skip to main content
Jan 2022

Updates in Estate Law Legislation - Part II

By Elikem Deley

We march closer to the end of 2021, another long and strange year. Big changes have taken place in modernizing Estates law, and some of these changes will be taking effect in the new year.  The Accelerating Access to Justice Act 2021 (“AAJA”) is a major piece of legislation that has made changes to many different areas of law; including a number of significant changes to Wills and Estates law.  My colleague, Brittany Zigmond, wrote about some of these in an earlier post: [].

The following will provide some information about further changes to Estates law brought by the AAJA which also relate to family law.

Change in Treatment of Separated Spouses

Among these major changes is a change to the rights of spouses in Estates.  Currently, separated spouses are generally treated the same as married spouses in Estates law. In the absence of a separation agreement, if you are separated from your spouse but are still legally married at the time of your spouse’s death, you could still have a right to their Estate if you are named in the deceased spouse’s Will, or pursuant to the applicable laws where there is no Will (also known as “intestacy”), or pursuant to applicable family law.  The AAJA has changed this: rather than treating them like married spouses, separated spouses will instead be considered more like divorced spouses. Effective January 1, 2022, in testate Estates (meaning where the Deceased left a valid Will), the Will will be interpreted as if the separated spouse has predeceased the deceased spouse, unless the Will specifically addresses the separated status of the spouse and still gifts something to them despite the separation. Similarly, in an intestacy, a separated spouse will no longer inherit in accordance with the succession laws outlined in the Succession Law Reform Act.  It is always prudent to check in with a Wills and Estates lawyer if you are going through a major life transition, such as a separation, to ensure that you understand and protect your rights.

Marriage Will No Longer Revoke a Will

Another significant change that will take effect in the new year is that marriage will no longer revoke a Will. Presently, a Will is revoked automatically by marriage, unless the Will specifically addresses upcoming nuptials.  Effective January 1, 2022, the law will change such that marriage will no longer automatically revoke a Will. This change will not mean that spouses are in the clear. A Will should always be updated to reflect someone’s marital status, especially if there is a new change in status.  Upon the death of a spouse, the surviving spouse could still bring a claim against the Estate under the Family Law Act, especially if the Will does not include the new spouse or does not provide sufficient funds to the spouse.  A spouse cannot “disinherit” or exclude their spouse from their Will without the potential for such a claim against the Estate (unless there was a domestic/marriage contract). Furthermore, the surviving spouse could bring a dependent support claim, if the deceased spouse was financially supporting the surviving spouse immediately before death. Therefore, if a spouse decides to exclude their spouse from their Will and Estate plan, there are several avenues for the surviving spouse to commence a claim against the Estate for more than they have been given in the Will.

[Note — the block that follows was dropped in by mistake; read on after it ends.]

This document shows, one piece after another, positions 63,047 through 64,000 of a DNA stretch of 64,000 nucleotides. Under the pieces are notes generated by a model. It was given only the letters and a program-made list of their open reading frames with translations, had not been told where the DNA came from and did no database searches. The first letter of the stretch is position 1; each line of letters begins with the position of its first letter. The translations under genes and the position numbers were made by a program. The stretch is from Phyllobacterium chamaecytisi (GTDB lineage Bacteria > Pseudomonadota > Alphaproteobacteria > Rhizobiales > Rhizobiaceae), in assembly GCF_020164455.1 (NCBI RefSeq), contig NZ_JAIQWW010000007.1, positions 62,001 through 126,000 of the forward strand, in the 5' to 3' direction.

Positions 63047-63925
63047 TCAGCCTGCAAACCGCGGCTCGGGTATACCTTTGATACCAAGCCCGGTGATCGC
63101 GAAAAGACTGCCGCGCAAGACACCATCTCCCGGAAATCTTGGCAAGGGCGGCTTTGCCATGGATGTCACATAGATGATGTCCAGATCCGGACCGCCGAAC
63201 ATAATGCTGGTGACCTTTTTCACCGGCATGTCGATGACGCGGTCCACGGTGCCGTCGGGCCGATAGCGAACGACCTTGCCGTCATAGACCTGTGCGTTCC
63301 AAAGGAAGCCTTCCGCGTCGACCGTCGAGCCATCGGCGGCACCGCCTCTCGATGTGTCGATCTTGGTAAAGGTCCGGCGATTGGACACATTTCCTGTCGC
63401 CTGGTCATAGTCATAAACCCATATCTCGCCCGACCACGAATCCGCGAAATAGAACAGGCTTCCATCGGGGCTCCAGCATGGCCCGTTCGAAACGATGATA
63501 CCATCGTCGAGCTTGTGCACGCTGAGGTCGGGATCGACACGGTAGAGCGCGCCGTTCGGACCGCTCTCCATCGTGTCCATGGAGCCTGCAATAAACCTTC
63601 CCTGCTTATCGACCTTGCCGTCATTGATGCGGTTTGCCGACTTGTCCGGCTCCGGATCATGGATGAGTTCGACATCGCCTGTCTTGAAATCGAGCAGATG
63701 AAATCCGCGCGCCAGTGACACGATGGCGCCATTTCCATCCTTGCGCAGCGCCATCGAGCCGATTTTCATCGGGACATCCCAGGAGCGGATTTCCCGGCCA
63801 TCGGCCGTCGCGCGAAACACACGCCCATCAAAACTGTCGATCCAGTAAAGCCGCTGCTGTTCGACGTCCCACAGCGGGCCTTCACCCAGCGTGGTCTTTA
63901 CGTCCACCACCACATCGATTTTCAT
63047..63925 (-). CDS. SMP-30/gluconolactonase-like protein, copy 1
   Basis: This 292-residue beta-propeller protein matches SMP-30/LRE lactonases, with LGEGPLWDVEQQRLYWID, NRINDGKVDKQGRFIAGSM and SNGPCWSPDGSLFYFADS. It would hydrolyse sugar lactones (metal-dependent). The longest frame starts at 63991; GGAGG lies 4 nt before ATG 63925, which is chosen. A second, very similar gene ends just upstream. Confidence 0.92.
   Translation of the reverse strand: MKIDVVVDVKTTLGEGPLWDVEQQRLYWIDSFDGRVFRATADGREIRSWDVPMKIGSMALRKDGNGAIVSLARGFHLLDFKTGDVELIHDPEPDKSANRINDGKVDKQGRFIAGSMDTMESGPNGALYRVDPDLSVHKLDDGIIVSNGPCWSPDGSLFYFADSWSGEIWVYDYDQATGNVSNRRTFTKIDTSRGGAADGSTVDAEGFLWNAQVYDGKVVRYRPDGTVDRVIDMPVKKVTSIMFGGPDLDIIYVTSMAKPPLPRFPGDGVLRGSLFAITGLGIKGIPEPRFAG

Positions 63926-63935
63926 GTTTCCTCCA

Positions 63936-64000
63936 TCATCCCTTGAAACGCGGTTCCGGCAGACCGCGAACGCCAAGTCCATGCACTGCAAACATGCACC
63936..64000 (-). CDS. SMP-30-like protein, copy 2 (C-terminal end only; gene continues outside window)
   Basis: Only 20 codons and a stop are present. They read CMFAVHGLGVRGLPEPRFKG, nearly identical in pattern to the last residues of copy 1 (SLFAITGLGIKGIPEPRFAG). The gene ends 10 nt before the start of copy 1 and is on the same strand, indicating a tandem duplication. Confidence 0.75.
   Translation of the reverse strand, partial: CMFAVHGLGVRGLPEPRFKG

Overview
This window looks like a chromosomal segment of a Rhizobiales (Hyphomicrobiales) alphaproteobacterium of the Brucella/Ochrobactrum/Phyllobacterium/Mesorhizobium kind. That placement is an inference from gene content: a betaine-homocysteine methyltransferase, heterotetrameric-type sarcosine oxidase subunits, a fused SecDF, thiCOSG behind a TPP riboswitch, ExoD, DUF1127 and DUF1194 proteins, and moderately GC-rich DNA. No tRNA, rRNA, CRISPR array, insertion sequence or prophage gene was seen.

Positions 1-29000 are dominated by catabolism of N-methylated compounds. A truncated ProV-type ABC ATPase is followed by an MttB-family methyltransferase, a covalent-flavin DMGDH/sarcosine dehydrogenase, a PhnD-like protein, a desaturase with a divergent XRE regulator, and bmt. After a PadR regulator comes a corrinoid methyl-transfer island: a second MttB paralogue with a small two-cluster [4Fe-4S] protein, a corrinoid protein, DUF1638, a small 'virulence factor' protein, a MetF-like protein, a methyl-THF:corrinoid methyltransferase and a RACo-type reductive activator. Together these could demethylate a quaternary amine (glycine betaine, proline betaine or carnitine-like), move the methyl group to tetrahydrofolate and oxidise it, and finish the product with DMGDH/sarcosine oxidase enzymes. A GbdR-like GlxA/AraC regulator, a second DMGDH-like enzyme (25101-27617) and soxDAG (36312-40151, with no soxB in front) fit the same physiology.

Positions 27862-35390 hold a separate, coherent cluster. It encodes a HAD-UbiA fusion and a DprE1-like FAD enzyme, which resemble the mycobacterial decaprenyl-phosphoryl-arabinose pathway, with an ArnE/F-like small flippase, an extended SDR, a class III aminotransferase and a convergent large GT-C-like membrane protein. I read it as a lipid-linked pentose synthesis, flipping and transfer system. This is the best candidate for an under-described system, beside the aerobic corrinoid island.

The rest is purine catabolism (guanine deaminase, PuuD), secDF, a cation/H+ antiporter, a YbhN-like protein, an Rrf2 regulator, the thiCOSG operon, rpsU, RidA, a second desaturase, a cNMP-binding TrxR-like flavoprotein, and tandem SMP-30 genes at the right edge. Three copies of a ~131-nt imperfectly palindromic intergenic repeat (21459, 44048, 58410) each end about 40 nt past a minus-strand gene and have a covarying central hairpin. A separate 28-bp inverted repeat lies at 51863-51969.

Payment to Parents in Trust for Minors Increased to $35,000

The AAJA has also brought a change to the amount of money that may be paid to the parent of a minor child. Parents and guardians are often surprised to learn that they are not automatically the guardian of their minor child’s property.  A parent does not automatically have the legal authority to deal with their child’s property unless they are appointed by the Court to do so. There are, of course, exceptions to this rule. The Children’s Law Reform Act currently allows for a maximum of $10,000 to be paid to a parent or person with lawful custody on the child’s behalf. If the amount paid to the minor exceeds $10,000, the parent must either be appointed by the Court to be the guardian of the minor’s property, or the funds must be paid to the Accountant of the Superior Court of Justice, who holds the funds in trust until the minor reaches the age of majority (18 years old).  Effective April 19, 2021, the maximum amount that a parent or legal guardian may hold on behalf of a minor is now $35,000.  In the context of an Estate, an Estate Trustee may now pay up to $35,000 to a parent on behalf of a minor beneficiary without requiring the Court’s participation in one of the two ways mentioned above. 

There is a great deal of overlap between family law and estates law.  With every new life change, including marriage, separation, divorce or children, it is advisable to seek legal advice to ensure that your Estate plans are as up to date as possible and to ensure that you and your loved ones are taken care of after your death.